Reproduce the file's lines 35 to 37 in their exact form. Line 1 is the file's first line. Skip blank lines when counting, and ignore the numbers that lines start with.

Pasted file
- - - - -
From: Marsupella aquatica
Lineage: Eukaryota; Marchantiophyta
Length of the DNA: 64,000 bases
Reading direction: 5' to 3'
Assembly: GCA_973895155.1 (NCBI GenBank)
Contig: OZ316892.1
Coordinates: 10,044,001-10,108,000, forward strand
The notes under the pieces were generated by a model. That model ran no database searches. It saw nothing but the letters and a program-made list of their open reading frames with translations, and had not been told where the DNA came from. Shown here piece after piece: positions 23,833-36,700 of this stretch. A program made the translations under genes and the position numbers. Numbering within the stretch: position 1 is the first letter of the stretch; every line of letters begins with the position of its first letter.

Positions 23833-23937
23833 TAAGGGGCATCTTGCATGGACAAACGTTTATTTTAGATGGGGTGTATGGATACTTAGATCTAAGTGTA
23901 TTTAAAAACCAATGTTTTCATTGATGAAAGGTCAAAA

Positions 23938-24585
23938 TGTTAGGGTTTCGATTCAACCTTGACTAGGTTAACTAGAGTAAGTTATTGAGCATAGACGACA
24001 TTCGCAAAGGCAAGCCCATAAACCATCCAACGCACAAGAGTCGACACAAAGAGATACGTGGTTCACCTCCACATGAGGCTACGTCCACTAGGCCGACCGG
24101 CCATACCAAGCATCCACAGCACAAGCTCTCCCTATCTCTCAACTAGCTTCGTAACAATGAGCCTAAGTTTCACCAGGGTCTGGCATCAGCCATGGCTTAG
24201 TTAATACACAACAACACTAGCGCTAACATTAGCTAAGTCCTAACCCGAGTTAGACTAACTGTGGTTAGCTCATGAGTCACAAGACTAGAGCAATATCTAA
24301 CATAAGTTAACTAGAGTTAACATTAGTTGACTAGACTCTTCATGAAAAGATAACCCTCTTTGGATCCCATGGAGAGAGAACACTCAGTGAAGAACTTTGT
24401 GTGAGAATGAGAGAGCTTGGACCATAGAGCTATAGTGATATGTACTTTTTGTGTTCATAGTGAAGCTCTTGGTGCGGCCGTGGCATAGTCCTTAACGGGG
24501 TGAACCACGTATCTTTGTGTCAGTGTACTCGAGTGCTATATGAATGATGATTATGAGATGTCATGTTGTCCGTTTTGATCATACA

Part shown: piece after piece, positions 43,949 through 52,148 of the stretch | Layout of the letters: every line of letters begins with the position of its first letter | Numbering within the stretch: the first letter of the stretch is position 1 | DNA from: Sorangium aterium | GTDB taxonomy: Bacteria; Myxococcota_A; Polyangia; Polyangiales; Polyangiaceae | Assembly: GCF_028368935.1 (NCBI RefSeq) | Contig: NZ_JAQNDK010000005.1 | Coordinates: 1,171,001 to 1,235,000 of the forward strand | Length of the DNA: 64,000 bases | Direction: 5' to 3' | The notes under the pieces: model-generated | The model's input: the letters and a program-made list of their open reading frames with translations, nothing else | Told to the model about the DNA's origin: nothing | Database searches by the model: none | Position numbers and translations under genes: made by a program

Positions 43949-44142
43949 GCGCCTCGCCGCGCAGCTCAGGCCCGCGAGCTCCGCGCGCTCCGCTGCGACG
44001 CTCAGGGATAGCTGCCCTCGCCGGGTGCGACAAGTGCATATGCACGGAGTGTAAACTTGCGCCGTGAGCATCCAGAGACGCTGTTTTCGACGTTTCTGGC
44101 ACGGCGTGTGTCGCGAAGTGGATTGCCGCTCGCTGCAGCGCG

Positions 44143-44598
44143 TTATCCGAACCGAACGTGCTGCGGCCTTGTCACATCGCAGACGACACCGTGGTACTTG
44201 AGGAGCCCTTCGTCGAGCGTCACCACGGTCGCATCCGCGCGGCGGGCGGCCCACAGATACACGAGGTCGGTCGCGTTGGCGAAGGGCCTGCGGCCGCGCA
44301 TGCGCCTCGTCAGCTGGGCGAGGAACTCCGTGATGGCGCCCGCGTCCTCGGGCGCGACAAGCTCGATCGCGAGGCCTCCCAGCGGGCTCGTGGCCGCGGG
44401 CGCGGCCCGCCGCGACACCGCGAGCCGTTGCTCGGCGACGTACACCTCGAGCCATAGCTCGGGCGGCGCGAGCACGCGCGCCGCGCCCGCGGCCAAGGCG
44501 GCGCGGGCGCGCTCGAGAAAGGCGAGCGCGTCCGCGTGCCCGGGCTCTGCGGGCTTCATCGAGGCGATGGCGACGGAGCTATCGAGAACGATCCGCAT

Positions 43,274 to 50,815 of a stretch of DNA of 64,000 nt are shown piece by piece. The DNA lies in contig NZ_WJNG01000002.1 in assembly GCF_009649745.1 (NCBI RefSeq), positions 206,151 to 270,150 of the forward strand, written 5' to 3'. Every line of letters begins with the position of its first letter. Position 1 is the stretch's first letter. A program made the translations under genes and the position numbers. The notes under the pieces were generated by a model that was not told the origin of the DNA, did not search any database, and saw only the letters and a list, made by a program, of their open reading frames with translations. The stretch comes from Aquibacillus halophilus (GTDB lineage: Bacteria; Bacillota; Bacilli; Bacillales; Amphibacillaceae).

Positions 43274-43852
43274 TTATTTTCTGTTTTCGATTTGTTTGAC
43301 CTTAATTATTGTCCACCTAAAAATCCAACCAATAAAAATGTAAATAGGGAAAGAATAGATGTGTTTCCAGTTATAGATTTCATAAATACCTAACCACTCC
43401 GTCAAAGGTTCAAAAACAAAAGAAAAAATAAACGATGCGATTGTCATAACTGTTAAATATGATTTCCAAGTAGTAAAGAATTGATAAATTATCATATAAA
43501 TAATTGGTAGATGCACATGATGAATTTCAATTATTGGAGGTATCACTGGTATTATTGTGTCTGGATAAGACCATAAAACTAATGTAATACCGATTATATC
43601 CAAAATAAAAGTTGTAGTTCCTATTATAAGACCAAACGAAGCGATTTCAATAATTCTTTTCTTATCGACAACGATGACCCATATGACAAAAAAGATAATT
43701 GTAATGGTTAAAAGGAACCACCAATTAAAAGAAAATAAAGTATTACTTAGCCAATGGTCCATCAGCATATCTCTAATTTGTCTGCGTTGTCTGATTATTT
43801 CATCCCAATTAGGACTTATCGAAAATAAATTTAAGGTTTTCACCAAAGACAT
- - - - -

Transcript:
43401 GTCAAAGGTTCAAAAACAAAAGAAAAAATAAACGATGCGATTGTCATAACTGTTAAATATGATTTCCAAGTAGTAAAGAATTGATAAATTATCATATAAA
43501 TAATTGGTAGATGCACATGATGAATTTCAATTATTGGAGGTATCACTGGTATTATTGTGTCTGGATAAGACCATAAAACTAATGTAATACCGATTATATC
43601 CAAAATAAAAGTTGTAGTTCCTATTATAAGACCAAACGAAGCGATTTCAATAATTCTTTTCTTATCGACAACGATGACCCATATGACAAAAAAGATAATT